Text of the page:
Neuroscience and experience combine to inform us that the human brain is, among other things, a pattern detector. This is at the center of human experience, whether creativity, madness, or the quotidian. The nervous system cannot do otherwise than organize and perceive patterns. Once discovered/invented, these patterns become emergent and are almost impossible to "unperceive." The task of consciousness work in political groups and psychotherapy becomes, in a sense, the "unseeing" of accepted patterns of "reality," the dissolution of constructed boundaries.

We do not see what we have not learned to see. Here is an example that I often use in supervision and training. I divide my time between California and Costa Rica, the two San Josés that have come to define so much of my life. When I first visited the jungles of Costa Rica decades ago, my friends excitedly pointed out the monkeys in the trees. They were all around us, everywhere, hundreds of them, but I could not see a single one. A native of New York City, I could spot a mugger or a taxi from blocks away, but a monkey in the trees, never. My eyes were not trained to this sight. It took practice, learning first to distinguish the patterns of greenery from each other until I began to see little faces embedded in them everywhere. And once I saw them, I could never go back, could not "unsee" them. It is a sight that my brain, and not just my eyes, now recognizes. Similarly, the eyes of the psychologist or the biologist, the astronomer, or the archeologist are trained to see what each discipline defines as its monkeys. Even more importantly, each of us constructs a life, a worldview out of what is possible for us to see and names it reality when it is instead merely possibility.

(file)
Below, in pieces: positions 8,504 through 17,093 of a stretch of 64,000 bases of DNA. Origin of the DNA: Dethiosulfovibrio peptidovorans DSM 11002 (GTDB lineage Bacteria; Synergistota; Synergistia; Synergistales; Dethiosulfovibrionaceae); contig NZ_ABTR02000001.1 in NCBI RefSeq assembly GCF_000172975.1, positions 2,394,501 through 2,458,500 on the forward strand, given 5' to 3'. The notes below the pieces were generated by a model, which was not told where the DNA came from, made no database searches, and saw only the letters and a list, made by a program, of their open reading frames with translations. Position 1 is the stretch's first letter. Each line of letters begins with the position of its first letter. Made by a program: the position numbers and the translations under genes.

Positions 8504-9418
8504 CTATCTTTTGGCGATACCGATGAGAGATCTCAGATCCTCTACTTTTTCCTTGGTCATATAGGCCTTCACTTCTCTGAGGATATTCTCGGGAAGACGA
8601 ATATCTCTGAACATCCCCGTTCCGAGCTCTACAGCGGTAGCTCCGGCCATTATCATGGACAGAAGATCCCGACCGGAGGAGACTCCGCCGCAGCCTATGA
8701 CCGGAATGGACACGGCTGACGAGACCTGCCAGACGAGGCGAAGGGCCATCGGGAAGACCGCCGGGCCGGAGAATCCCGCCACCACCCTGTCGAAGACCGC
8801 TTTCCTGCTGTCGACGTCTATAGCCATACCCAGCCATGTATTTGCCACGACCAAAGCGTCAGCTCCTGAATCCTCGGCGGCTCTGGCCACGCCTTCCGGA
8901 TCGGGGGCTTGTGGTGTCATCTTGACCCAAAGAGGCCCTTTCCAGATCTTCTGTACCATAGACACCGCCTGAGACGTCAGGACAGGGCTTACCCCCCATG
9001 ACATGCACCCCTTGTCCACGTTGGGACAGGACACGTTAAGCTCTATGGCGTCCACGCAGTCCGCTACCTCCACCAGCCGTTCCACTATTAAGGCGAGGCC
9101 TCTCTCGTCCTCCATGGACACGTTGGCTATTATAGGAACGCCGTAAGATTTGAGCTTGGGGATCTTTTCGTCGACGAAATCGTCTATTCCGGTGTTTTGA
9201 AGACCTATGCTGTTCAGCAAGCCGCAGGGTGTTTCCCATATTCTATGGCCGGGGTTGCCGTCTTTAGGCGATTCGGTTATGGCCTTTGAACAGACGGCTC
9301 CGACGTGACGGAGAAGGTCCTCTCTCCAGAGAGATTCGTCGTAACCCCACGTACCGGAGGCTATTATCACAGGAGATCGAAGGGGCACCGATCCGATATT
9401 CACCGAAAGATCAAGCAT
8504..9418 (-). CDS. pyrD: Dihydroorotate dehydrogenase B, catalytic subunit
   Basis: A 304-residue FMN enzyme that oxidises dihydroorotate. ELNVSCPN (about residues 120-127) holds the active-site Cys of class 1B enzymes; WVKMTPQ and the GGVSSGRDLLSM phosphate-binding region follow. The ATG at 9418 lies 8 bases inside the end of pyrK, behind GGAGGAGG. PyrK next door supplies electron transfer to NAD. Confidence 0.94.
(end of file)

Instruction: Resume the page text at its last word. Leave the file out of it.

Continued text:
This sort of myopia can also be significantly affected by the corrective lenses of diversity and complexity, which depend upon keeping as much as possible in view. It requires multiple and shifting perspectives and continuing to ask the question of a child's puzzle, "What is missing from this picture?" "From whose perspective is this picture drawn?" "Whose eyes are the official eyes that define the questions and so the answers?" Those of us who do not have a pair of officially sanctioned optics find this exercise a bit less daunting than those who more easily adhere to "official reality." Yet to maintain the scanning and questioning stance is not easy for the individual human mind, which is designed to seek out/discover/invent patterns and settle comfortably into them.

Quantum theory

Quantum theory posits a probabilistic rather than a deterministic universe. The Copenhagen Interpretation of Quantum Physics claims that, rather than things or facts, only potential and possibilities exist in the atomic and subatomic world. Human psychology is also a combination of potential and possibility that form themselves into patterns perceived by the human mind just as material reality depends upon the human sensorium.

Training as a psychologist or psychotherapist certainly depends heavily on training the eyes and other senses to recognize specific repeated patterns and to see them rather than other possibilities wherever we can. It is the act of observation itself and the eyes of the particular observer that freeze probability into a pattern. Once there is a pattern or the solid stuff of the human senses, then there appear to be boundaries that define this solidity. But what we are experiencing yet another illusion.


Startlingly to many scientists, the emerging field of epigenetics has demonstrated changes in actual genetic coding as a result of experience (Reik, Dean & Walter, 2001; Sutherland & Costa, 2006). This is genetic coding that can still be seen three generations later and must inform our ideas about the influence of genetics not in contrast to, but combined with, the effects of personal/contextual experiences. This idea is revolutionizing psychological perspectives on trauma and the inheritance of trauma. If we are to move beyond dualistic thinking, we must learn to mistrust any question that has an "or" in its midst. That is, for example, is nature or nurture, biology or learning crucial? The answer is "Yes."

I will continue each month to present a different aspect of the Mattering Map translated from academic theory to the quotidian.